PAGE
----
The names of the groups involved in the fluoride battle gives a pretty good sense of each side's argument: Healthy Kids, Healthy Portland on the pro side, Clean Water Portland heading up the opposition. The opponents were angry that the City Council approved the measure with a vote, but the biggest factor in their favor "was simply the the high quality and treasured reputation of the city's Bull Run water supply," says Jeff Mapes at The Oregonian.
Portland's water has always indeed been sold as largely untreated and literally fresh from the Bull Run watershed, which is protected from logging. So when opponents dubbed themselves "Clean Water Portland" and complained of putting chemicals in the water, they had a more receptive audience than they would in cities where most people would just as soon skip drinking water from the tap. [Oregonian]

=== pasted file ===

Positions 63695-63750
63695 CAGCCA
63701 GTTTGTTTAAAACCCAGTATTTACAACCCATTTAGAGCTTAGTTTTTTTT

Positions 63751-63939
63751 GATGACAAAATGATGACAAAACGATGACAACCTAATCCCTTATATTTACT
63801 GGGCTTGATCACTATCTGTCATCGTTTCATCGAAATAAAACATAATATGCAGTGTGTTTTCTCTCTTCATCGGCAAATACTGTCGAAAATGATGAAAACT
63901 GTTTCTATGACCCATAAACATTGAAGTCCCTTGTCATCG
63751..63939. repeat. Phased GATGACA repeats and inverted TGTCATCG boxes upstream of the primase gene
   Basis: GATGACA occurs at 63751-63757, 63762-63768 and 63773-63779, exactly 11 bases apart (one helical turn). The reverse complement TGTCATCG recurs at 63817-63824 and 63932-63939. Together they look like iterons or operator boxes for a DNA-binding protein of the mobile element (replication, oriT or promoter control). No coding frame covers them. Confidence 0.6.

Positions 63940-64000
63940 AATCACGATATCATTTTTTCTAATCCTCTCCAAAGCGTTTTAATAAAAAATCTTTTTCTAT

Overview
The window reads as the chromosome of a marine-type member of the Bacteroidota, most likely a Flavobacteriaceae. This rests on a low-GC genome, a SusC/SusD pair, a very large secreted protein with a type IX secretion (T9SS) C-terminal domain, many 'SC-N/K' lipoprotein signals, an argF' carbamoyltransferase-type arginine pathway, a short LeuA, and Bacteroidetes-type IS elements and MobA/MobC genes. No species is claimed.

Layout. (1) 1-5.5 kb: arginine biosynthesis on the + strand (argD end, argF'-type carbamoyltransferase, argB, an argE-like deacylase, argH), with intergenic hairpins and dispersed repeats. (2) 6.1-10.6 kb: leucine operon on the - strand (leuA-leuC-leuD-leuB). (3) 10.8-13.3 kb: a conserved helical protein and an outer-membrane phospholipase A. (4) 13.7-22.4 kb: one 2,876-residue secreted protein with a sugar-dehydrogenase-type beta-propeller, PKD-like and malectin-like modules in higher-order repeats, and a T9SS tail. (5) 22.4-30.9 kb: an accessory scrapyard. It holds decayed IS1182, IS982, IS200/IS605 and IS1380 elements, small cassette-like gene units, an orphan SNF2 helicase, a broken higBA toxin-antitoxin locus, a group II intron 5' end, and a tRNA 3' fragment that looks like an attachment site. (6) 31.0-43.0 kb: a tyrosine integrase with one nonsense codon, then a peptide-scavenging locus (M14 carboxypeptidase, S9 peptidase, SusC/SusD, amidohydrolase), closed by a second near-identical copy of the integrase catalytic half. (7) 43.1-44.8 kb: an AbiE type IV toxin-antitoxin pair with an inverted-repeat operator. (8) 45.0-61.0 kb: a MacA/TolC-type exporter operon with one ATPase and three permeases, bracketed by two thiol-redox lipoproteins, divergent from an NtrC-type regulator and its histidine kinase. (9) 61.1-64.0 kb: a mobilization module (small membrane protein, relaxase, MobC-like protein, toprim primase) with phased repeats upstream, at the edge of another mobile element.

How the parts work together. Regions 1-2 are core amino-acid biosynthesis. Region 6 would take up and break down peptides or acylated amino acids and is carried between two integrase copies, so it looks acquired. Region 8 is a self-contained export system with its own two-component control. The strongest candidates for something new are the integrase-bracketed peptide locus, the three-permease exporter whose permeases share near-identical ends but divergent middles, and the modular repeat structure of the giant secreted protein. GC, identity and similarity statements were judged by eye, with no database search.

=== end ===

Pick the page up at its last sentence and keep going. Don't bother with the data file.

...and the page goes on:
What did the fluoride proponents have? For starters, "the endorsement of the massed forces of rationality and medical authority," says Slate's Blumgart. But like the pro-fluoride campaigners before them, they underestimated the passion and organization of their opponents. They thought science and the well-documented benefits to dental health would be enough. In short, says Blumgart, they "brought policy papers to a gun fight."
While there are surely conspiracy theorists and anti-government militants among the ranks of today's Clean Water Portland, the organization's spokespeople and supporters generally do not express the conservative rhetoric (such as invoking "socialized medicine") that defines fluoride opposition elsewhere. Such tactics would never work in this liberal city. Instead, opponents rely on attachment to the environment and natural health care, as well as the current mistrust of pretty much all institutions....
Clean Water Portland insists that emerging science supports its claims, but most of them consist of data cherry-picked from limited research and studies that actually conclude in favor of fluoridation. Politically, that hasn't really mattered. It's easy to sow fear about chemicals being dumped in a pure, natural resource. [Slate]